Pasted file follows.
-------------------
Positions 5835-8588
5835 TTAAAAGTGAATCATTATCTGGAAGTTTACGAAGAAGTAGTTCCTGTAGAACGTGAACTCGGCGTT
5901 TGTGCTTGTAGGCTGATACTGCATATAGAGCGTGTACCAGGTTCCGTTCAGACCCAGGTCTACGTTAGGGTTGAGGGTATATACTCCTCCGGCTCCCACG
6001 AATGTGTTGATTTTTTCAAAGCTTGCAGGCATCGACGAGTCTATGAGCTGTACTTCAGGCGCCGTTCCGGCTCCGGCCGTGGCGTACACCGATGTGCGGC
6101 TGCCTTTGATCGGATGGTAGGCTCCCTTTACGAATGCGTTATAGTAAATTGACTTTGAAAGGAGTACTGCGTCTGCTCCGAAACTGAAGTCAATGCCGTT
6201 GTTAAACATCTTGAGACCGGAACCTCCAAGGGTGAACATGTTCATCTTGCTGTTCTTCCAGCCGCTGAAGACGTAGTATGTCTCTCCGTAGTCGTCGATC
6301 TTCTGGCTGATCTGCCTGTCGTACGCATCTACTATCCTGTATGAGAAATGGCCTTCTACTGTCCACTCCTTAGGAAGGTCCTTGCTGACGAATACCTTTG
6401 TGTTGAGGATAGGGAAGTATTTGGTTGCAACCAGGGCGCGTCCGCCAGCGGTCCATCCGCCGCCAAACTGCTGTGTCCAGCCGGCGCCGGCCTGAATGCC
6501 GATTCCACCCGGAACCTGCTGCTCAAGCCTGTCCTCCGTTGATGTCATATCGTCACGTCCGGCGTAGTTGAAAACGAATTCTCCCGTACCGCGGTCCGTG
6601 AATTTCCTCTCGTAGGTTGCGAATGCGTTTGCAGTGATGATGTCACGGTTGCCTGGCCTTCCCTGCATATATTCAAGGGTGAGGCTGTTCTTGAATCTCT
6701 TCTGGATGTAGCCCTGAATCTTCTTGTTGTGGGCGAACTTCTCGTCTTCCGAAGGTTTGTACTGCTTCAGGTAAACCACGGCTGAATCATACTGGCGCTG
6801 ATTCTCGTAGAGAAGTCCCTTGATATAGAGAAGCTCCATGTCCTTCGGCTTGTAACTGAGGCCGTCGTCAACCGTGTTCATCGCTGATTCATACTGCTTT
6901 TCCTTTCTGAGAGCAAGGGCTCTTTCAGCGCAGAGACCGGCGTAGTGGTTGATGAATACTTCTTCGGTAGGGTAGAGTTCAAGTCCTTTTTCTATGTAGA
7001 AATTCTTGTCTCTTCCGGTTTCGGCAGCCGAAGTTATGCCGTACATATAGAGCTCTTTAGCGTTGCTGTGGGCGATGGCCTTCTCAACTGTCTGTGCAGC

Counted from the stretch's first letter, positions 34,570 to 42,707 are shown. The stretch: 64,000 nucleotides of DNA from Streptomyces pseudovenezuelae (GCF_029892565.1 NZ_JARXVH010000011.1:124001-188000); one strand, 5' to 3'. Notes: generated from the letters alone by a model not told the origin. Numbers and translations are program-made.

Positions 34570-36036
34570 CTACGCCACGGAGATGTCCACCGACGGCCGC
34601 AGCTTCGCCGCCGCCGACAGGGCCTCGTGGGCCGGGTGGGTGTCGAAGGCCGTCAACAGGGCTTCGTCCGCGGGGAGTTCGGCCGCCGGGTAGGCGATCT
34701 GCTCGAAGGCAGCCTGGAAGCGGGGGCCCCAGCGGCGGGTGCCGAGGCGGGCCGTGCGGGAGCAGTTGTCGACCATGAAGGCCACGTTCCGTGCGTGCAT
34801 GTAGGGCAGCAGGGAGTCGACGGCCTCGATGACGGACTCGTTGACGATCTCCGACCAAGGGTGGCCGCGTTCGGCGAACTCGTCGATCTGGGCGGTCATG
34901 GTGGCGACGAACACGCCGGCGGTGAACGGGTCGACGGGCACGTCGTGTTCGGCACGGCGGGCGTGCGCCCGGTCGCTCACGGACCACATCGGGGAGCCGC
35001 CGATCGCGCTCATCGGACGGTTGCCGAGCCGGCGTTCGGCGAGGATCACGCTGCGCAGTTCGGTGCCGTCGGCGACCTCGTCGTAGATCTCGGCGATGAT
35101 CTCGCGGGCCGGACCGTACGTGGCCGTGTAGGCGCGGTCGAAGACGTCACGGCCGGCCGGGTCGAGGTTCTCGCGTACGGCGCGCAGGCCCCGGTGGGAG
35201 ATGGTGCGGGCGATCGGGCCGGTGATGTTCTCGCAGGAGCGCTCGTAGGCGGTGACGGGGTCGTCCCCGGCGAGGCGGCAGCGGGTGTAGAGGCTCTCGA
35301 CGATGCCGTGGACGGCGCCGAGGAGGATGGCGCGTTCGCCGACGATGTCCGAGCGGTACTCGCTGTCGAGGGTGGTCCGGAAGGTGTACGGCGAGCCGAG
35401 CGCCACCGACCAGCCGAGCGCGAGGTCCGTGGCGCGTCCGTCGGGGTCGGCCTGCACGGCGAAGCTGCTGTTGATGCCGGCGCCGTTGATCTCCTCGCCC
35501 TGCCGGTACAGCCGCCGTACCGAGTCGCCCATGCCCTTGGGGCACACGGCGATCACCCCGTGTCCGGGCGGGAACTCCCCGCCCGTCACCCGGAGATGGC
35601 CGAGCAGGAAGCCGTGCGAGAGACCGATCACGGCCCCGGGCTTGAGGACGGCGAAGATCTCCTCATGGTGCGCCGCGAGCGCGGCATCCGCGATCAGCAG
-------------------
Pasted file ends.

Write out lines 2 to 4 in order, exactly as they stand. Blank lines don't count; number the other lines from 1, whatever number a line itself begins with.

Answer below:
5835 TTAAAAGTGAATCATTATCTGGAAGTTTACGAAGAAGTAGTTCCTGTAGAACGTGAACTCGGCGTT
5901 TGTGCTTGTAGGCTGATACTGCATATAGAGCGTGTACCAGGTTCCGTTCAGACCCAGGTCTACGTTAGGGTTGAGGGTATATACTCCTCCGGCTCCCACG
6001 AATGTGTTGATTTTTTCAAAGCTTGCAGGCATCGACGAGTCTATGAGCTGTACTTCAGGCGCCGTTCCGGCTCCGGCCGTGGCGTACACCGATGTGCGGC